Which side are you on?

Written By: - Date published: 9:59 am, January 21st, 2024 - 191 comments
Categories: act, david seymour, Maori Issues, national, racism, same old national, Shane Jones, treaty settlements, winston peters - Tags:

It has been a hell of a week for race relations in Aotearoa New Zealand.

On Monday Christopher Luxon visited Kīngi Tuheitia to try and smooth relationships ahead of the weekend hui planned for Ngāruawāhia Marae to discuss the Government’s support for the introduction of a Bill that would undermine te Tiriti o Waitangi and its attacks on Te Reo.

Next morning Shane Jones went onto Radio New Zealand and did his best to undo any good that Luxon’s visit may have achieved.  He described the Hui arranged for yesterday at Ngāruawāhia as a monumental moan session.  Real mana enhancing behaviour that.

Then National announced that Tama Potaka and Dan Bidois would attend the Hui.  Potaka described claims that the Government was underpinned by white supremacy as premature.  Does this mean he thinks that this is a future possibility?

Then on Friday the draft Cabinet Paper on Act’s insane treaty referendum was leaked. It was as bad as if not worse than all of us thought it would be.  Effectively if it was passed it would be difficult to see how the treaty could have any further effect.

Paora Goldsmith confirmed that the paper was an actual draft of a Cabinet Paper and not a figment of someone’s imagination.

That same day the Herald gave David Seymour space to set out his views of the treaty which Enoch Powell would have been proud of.  His views were internally contradictory and frankly complete bollocks.  For a party that survives on the largess of uber wealthy people and historically the generosity of the National Party to give the wealthiest people in the country a nod and a wink to get them over the line, to talk about division and the need for unity is insulting at so many levels.  But that is what he did.

He also completely misrepresented the treaty and continued with the lie that under the treaty Māori gave up their rights of governance.

If you think about the historical context and the time that the treaty was signed you will understand this.  In 1840 there were 80,000 Māori and only 2,000 or so Pakeha.  And Māori were and are a proud and independent race.  If you believe that Māori willingly gave up Tino Rangatiratanga to an English woman who lived on the opposite side of the world then I have a bridge I would like to sell to you.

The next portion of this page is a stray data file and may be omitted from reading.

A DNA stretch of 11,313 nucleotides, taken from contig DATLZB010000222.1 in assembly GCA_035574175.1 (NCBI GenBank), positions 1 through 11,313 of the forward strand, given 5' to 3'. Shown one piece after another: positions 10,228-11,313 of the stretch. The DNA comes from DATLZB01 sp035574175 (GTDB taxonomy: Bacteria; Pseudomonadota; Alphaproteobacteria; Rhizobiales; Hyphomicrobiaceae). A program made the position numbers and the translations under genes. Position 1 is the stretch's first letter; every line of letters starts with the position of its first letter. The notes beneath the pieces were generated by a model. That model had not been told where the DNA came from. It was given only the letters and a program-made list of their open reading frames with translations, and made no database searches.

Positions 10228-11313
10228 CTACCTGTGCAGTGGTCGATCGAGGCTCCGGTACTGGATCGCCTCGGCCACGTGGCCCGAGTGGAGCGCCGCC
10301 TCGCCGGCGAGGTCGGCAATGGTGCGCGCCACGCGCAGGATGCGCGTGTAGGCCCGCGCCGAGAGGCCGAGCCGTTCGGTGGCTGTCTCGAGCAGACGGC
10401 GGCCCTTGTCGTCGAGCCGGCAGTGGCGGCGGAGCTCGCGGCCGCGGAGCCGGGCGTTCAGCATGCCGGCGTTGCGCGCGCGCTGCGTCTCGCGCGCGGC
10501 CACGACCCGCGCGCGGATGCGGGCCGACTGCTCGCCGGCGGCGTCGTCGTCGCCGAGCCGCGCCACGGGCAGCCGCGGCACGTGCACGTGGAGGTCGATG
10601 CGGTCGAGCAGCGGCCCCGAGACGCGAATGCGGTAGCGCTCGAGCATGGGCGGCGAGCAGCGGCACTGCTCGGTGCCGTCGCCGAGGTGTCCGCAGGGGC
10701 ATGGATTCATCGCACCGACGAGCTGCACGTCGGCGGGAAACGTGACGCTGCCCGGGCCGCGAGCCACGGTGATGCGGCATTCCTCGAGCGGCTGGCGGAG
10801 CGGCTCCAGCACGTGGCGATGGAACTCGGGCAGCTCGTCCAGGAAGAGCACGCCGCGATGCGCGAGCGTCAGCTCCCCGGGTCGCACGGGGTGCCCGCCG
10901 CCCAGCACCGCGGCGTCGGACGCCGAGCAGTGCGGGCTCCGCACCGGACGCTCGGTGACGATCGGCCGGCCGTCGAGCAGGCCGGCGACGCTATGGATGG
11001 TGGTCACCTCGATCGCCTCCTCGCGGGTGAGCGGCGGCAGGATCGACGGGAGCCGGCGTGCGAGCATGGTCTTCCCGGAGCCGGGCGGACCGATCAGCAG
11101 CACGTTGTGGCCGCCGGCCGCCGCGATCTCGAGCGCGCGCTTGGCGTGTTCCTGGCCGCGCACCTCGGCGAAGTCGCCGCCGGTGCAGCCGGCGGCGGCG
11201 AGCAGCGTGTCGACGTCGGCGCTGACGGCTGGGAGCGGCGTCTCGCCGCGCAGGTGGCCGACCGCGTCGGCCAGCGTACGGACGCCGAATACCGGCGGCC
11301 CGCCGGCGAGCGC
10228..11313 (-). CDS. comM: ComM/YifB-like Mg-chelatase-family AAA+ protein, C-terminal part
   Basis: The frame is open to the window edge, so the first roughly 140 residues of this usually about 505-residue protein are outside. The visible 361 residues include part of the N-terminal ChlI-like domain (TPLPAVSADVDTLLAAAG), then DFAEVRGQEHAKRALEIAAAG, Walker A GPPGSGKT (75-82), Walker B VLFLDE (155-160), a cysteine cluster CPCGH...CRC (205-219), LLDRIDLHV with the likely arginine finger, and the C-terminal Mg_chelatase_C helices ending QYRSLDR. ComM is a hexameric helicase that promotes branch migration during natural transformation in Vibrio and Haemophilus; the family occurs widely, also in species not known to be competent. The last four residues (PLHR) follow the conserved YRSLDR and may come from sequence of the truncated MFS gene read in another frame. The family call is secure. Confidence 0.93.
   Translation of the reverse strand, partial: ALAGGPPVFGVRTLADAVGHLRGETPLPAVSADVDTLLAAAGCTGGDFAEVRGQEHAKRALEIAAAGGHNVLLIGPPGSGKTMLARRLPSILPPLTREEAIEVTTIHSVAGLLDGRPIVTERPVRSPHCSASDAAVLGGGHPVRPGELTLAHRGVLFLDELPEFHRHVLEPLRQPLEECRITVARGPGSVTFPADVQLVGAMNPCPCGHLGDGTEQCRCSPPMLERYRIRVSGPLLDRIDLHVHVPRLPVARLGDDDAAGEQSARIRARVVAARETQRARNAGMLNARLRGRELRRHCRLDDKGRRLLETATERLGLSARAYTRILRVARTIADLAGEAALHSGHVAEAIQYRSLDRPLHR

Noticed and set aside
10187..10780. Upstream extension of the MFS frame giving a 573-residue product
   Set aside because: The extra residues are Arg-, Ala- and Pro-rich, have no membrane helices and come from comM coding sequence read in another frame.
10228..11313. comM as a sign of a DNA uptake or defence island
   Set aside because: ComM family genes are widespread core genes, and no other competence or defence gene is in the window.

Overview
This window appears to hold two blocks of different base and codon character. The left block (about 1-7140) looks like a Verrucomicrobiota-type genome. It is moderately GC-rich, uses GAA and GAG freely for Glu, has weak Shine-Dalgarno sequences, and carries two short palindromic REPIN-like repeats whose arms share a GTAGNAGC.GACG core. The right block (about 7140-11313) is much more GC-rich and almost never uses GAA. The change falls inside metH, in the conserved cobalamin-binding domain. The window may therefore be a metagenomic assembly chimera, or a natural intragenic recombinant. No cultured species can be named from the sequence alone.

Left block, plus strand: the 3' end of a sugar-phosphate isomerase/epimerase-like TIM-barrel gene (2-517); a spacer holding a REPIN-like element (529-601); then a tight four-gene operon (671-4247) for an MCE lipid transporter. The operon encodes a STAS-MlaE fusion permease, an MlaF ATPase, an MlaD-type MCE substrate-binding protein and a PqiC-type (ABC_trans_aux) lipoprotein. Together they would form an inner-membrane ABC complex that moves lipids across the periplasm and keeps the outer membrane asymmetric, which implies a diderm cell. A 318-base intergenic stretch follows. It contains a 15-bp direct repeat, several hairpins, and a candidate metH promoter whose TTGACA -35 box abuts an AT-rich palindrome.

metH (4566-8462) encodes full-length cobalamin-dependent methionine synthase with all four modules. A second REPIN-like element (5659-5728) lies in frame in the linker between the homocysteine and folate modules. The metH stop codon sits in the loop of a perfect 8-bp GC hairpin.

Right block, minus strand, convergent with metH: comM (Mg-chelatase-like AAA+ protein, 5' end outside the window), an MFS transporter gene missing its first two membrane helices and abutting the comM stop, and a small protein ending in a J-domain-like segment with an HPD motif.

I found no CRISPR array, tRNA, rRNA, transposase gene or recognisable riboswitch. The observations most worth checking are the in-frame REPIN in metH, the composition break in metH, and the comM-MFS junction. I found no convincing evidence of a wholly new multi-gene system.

Then yesterday the Hui at Ngāruawāhia called by Kīngi Tuheitia took place.  Thousands attended including significant numbers from all the major tribes, even Ngāpuhi despite their historical indifference to the Kīngitanga movement.  An estimated ten thousand were present.

John Campbell has this wonderful description of the day and the background.  He says this:

The National Hui for Unity was only called by Kīngi Tuheitia Pootatau Te Wherowhero VII (Kīngi Tuheitia) at the beginning of December. That so very many people would arrive here, only six weeks later, in the holiday-season slowness of the third week of January, speaks not only to how resoundingly those present reject the coalition government’s Treaty Principles Bill, but also to a strength of unity already existing.

That is to say, a unified rejection of what Kīngitanga Chief of Staff, Archdeacon Ngira Simmonds, described as the “unhelpful and divisive rhetoric” of the election campaign.

“Maaori can lead for all”, said Ngira Simmonds, at the beginning of this month, “and we are prepared to do that.” *

This is part of a growing sense, as Ngāpuhi’s Mane Tahere told me, that “we’ve turned a corner”.

The corner is that u word – unity. The increasingly urgent sense of the need for a collective response to the coalition government.

And his description of what Act wants to achieve and how it represents the policy of division is captured in this passage: